The Witching.jpg

Studio:       Ruthless Pictures
Director:    George Bessudo, Calvin Weaver, Patrick Rea, April Wright, Sean Lee
Writer:       Jesse David Ing
Producer:  Corey Norman, Haley Norman
Stars:     Ellen Elizabeth White, Kimberly Dollar, Katie Parker, Allan Kayser, Jennifer Friend, Michelle Davison, Taylor Hart, Alice Krembelberg, Ryan Vigilant

Review Score:


A group of paranormal podcasters swap scary stories around a campfire on the anniversary of a witch’s murder in the same woods.



“The Witching” is another patchwork anthology film from the same people responsible for “Zombieworld” (review here), “The Invoking 2” (review here), “All Hallows’ Eve 2” (review here), and probably more like-minded features yet to come.  If you’ve seen any of those titles, then you already know the formula: Repurpose various horror shorts from as far back as 2009 having little in common except questionable quality, insert an equally unrelated wraparound and presto, another thumbs down collection of mediocre at best mini-movies.

In the wraparound, six amateur actors unconvincingly portraying paranormal podcasters swap scary stories in the woods where a witch was murdered 67 years earlier.  What’s the significance of the 67th anniversary?  I couldn’t tell you.  I’d wager that the writer(s) couldn’t either.

These campfire tale interludes are so generic, it’s blatantly obvious that they don’t even know what segments they are bookending.  The outro for the first short includes one man ambiguously musing, “if that happened to me, I would never talk about it.”  Well, yeah.  If you were murdered by a ghost, it would be impossible to talk about it whether you wanted to or not.

“Grief” is the first short.  I’d summarize the story except there isn’t one.

“Sleepwalker” uses an identical concept, but at least it has a moderately interesting monster and motivation involving a Sandman-like figure of Native American legend.  What it doesn’t have is much of a meaning.  With its recycled premise, ancillary inclusion of an unnecessary side character, and abrupt ending, “Sleepwalker” is missing essential ingredients to be effective.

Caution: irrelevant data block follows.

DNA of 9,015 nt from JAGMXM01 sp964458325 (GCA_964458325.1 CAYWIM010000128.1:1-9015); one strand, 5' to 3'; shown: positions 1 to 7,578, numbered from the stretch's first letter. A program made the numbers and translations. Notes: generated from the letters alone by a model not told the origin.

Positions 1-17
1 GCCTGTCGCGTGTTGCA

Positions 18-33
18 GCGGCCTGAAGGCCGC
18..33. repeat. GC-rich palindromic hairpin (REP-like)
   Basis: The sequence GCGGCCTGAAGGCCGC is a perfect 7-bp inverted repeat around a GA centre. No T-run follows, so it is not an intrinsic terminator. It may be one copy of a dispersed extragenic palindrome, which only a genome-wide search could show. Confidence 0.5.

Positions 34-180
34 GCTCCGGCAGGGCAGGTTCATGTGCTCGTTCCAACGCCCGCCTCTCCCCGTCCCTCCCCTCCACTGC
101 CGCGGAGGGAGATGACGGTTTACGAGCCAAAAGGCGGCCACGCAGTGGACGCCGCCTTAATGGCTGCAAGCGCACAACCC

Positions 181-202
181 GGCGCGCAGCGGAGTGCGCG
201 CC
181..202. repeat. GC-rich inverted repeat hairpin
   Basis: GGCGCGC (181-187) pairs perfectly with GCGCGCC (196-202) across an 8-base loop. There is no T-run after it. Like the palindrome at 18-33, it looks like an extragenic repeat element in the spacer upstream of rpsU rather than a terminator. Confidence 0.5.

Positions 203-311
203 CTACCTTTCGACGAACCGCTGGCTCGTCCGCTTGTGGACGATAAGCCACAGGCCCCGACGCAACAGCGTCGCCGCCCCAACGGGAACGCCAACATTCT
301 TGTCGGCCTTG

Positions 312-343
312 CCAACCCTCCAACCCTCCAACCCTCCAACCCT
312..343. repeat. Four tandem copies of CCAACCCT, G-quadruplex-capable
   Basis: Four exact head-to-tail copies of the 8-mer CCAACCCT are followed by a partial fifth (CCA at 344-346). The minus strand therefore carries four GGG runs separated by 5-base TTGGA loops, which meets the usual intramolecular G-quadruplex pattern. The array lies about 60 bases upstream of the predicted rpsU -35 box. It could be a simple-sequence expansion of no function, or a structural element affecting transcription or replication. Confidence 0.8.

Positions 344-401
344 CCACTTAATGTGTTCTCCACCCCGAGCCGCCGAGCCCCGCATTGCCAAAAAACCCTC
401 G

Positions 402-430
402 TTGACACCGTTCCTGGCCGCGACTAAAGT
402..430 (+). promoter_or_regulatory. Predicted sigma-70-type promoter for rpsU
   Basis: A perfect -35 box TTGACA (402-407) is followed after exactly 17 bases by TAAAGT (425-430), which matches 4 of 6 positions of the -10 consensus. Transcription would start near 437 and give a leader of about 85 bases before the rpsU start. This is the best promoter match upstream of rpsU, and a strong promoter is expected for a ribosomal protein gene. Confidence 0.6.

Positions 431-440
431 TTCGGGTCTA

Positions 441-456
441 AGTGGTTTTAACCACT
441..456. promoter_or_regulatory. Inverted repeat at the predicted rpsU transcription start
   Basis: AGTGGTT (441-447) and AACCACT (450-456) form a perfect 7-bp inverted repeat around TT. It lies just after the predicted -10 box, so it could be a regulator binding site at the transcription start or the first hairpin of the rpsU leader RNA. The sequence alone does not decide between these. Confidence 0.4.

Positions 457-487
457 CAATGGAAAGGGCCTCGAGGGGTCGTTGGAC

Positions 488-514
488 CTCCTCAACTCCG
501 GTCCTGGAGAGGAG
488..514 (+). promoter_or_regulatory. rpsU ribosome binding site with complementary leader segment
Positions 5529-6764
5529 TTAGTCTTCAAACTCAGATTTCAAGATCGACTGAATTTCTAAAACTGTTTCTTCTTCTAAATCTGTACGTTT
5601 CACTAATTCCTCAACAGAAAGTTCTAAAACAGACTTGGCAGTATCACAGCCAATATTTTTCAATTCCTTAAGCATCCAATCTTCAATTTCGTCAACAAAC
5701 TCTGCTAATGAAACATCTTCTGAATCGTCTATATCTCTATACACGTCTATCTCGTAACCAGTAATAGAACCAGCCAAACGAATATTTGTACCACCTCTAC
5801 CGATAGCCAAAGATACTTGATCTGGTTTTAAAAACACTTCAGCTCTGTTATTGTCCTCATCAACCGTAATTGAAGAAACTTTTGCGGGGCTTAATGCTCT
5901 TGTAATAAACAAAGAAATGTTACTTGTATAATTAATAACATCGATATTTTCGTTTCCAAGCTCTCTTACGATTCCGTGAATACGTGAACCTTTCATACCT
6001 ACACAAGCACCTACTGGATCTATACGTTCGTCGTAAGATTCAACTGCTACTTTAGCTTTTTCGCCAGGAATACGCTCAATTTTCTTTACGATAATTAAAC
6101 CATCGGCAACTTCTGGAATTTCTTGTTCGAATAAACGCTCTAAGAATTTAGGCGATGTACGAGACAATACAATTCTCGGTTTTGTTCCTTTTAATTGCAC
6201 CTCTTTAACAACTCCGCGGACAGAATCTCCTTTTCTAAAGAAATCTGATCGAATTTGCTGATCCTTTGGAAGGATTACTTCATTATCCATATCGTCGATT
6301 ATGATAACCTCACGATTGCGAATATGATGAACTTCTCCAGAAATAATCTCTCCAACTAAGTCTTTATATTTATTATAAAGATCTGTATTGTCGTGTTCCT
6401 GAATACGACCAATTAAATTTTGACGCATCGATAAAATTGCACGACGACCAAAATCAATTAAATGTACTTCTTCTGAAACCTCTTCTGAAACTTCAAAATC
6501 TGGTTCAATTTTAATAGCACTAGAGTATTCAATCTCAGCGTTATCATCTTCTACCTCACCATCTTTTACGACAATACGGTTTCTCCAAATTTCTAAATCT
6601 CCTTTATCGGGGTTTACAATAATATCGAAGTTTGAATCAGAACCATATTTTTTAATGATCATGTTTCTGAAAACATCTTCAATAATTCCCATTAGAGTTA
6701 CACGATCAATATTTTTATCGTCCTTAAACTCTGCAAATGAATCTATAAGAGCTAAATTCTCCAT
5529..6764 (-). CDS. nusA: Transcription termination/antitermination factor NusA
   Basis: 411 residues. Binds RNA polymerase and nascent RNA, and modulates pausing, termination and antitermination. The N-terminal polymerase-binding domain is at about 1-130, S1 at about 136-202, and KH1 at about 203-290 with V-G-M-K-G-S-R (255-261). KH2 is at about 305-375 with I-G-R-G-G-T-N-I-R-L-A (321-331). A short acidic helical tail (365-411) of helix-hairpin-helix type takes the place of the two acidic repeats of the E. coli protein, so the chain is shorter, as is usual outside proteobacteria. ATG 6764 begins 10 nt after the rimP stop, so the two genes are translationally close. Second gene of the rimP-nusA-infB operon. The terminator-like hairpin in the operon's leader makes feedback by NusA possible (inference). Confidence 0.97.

After two consecutive shorts of a ghost haunting a grieving woman, “The Witching” switches genders with “Next Caller,” where a ghost haunts a mourning man.  “Handsome” Billy Bob Brown is one of those tame movie shock jocks who is more morning zoo goon than Howard Stern, getting his supernatural comeuppance EC-style for being an insufferably sarcastic skeptic.  Another ghost gets revenge story.  Another stretch your arms and yawn reaction.

“Hourglass Figure” is highlighted by its fundamental misunderstanding of basic math.  An antique hourglass can stop time and give its user an additional hour to use how s/he will, in this case an overworked housewife takes time out for herself, except loved ones pay a penalty by aging 100,000 hours.  That adds up to only 11 and a half years, yet the loved ones here instantly age into cousins of the Cryptkeeper and promptly die.  It’s not a bad premise for a horror short.  “Hourglass Figure” merely mixes a rushed setup (in no way would one extra hour a day significantly impact this woman’s life in the manner depicted) with poor effects (aged corpses look like first week pottery class projects) into a missed opportunity to be noteworthy for something other than not knowing how long 100,000 hours is.

“Graveyard Shift” is a tale more tepid than room temperature tap water.  Guy has a strange encounter.  Guy finds out after the fact that the people he encountered were ghosts.  Guy shrugs his shoulders and goes on about his business.  That last action applies aptly to “The Witching,” except there is still the matter of one more short and then wrapping up the wraparound.

“Sweet Hollow” winds down “The Witching” with Emily, a woman driving alone who has apparently never heard of the “your tire is loose, here, I’ll fix it for you” bait-and-switch when a stranger stops her on a dark, deserted road.  While alarm bells ring for the viewer with every sentence said by the mystery man, Emily falls for his ruse hook, line, and sinker.  He then regales Emily with several stories about Sweet Hollow Road, one involving a serial killer with a hatchet, and one about a murdered police officer.  Everything then comes together in a confused conclusion juggling more urban legends than “Sweet Hollow” has hands to keep in the air.

There is no complexity to any of the shorts in “The Witching.”  The only reason the movie as a whole and its individual parts aren’t any more rudimentary is because everything is pared to the bone already.  Even the end credit scroll exerts minimal effort, inconsistently alternating which side of the screen is for actors and which is for character names, mixing up the film order, and not even including writer/director information for one of the shorts.  With horror this half-hearted, it’s no wonder that the impression left by “The Witching” doesn’t even make an indentation.

Review Score:  35